Flashcards in Endocrine Deck (85)
what is the pathophysiology of T2DM?
begins when peripheral tissues develop resistance to insulin
In T2DM, beta cells initially compensate by increasing what? What happens decades later?
- insulin production
- beta cells function is lost - results in clinically manifest diabetes
T2DM: too much glucose – increase insulin production =
high blood glucose
is T1DM or T2DM more common?
what are 10 risk factors for increasing the chance of developing T2DM?
1. Genetic: first degree relative
2. ethnicity: HANAP
7. sedentary life style
8. over 45 y/o
9. h/o gestational diabetes
10. polycystic ovarian syndrome
11. h/o vascular disease
what does prediabetes indicate?
failing beta cells
what are the 3 characteristics of prediabetes? Do all of these have to be met?
- fasting plasma glucose between 100 + 125 mg/dL
- oral glucose tolerance test values between 140 + 199 mg/dL
- A1C > 5.7% + less than/equal to 6.4%
*any one of the 3 – does NOT have to be all
t/f: T2DM patients are usually asymptomatic
what symptom may T1 and T2 DM patients present with?
blurred vision due to transient refractive error shifts (myopic shift)
t/f: T2DM patients, usually have no physical exam findings
define acute hyperglycemia.
when blood glucose levels are higher than the threshold for glucose reabsorption in the kidney – glucose is excreted into urine
what three conditions are pathognomonic for hyperglycemia?
polyphagia: glucose excretion results in loss of calories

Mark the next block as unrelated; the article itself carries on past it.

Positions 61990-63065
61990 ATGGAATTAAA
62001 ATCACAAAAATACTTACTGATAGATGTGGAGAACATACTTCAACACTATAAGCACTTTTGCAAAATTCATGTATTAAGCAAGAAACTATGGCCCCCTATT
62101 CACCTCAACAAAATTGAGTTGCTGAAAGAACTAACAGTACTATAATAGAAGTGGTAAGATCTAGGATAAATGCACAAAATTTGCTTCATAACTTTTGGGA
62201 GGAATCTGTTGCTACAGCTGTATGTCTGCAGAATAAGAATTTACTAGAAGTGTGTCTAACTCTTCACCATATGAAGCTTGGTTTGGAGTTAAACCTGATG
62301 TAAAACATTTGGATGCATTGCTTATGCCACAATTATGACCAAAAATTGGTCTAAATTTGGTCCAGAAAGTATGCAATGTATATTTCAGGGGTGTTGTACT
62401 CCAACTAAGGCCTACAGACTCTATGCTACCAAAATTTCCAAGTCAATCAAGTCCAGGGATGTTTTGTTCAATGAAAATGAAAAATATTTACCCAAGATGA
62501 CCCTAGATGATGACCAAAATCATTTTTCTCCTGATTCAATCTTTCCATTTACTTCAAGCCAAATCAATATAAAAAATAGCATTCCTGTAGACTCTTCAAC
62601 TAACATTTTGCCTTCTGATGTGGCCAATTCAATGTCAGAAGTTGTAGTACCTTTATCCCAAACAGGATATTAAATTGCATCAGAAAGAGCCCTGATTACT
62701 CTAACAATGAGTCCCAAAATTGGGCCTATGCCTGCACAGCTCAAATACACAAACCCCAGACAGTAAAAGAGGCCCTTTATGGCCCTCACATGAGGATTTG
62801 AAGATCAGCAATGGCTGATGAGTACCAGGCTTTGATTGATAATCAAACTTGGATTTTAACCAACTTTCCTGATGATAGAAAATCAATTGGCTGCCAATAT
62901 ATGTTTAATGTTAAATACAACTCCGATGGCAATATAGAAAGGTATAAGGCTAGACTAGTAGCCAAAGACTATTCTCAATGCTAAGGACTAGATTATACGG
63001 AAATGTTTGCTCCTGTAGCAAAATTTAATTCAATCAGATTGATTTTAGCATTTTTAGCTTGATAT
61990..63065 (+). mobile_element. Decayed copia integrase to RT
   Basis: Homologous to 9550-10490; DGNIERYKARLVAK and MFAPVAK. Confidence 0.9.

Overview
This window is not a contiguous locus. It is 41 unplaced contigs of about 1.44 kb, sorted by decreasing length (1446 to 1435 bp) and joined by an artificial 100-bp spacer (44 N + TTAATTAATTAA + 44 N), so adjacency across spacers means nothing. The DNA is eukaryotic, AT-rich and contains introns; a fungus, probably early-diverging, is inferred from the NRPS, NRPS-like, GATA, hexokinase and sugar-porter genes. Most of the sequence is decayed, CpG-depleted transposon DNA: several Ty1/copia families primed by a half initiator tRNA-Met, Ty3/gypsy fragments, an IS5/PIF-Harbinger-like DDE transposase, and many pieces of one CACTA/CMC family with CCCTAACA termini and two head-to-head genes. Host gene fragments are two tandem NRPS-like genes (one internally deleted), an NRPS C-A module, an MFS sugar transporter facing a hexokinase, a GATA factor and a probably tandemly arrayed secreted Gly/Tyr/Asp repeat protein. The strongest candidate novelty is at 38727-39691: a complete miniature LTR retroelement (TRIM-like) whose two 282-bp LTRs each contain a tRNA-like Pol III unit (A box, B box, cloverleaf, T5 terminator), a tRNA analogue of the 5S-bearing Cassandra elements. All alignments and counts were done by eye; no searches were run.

polydipsia: increased water excretion leads to increased thirst
polyuria: increased glucose in the urine results in increased water excretion
how is a hyperosmolar coma treated?
intravenous insulin to reduce plasma glucose levels
what are 5 tests to diagnose a patient with DM?
Do all 5 tests need to be met?
- fasting plasma glucose (FPG or FBG) of >= 126 mg/dL consecutively on two tests
- symptoms of hyperglycemia plus random plasma glucose >=200 mg/dL
- oral glucose tolerance test plasma glucose level >= 200 mg/dL
- glycosylated hemoglobin (HbA1C) >=6.5% consecutively on two tests
- A1C + FBG are above the diagnostic thresholds
* meeting one requirment is needed
Name 2 broad sequela types patients with hyperglycemia can present with.
Name 3 Microvascular complications 2/2 hyperglycemia.
what is the most common microvascular complication of diabetes?
t/f: retinopathy is more likely to arise with a longer duration of diabetes, + with poor glycemic control
what cells are MOST susceptible to damage from hyperglycemia?
cells that cannot regulate glucose entry
what eventually causes microvascular damage?
high levels of ROS
Name 2 macrovascular complications.
1. coronary artery disease 2. peripheral vascular disease
what are 2 subtypes of neuropathy associated with DM?
1. distal polyneuropathy
2. cranial mononeuropathy
define distal polyneuropathy. what are the symptoms?
- classic peripheral neuropathy
o ROS cause demyelination of peripheral nerves - results in neuronal apoptosis
o symptoms: paresthesia + hypoesthesia
** usually begins in the feet +legs
define cranial mononeuropathy. What DM type is it more common in?
– targets the EOM more than any other cranial nerve (CN3,4,6)
o patient reports pain + diplopia
- due to vascular occlusion + tissue ischemia
** MORE COMMON in T2DM
how does a DM patient develop hypoglycemia?
treated with oral hypoglycemics or insulin, but medications result in high levels of insulin even when blood glucose is low
what is the therapy goal for patients with DM?
A1C of = 7.0%
t/f: higher A1C is associated with reduced risk of microvascular complications
f: lower A1C is associated with reduced risk of microvascular complications
what is the treatment order for T2DM patients?
1. lifestyle modifications
3. pharmaceutical interventions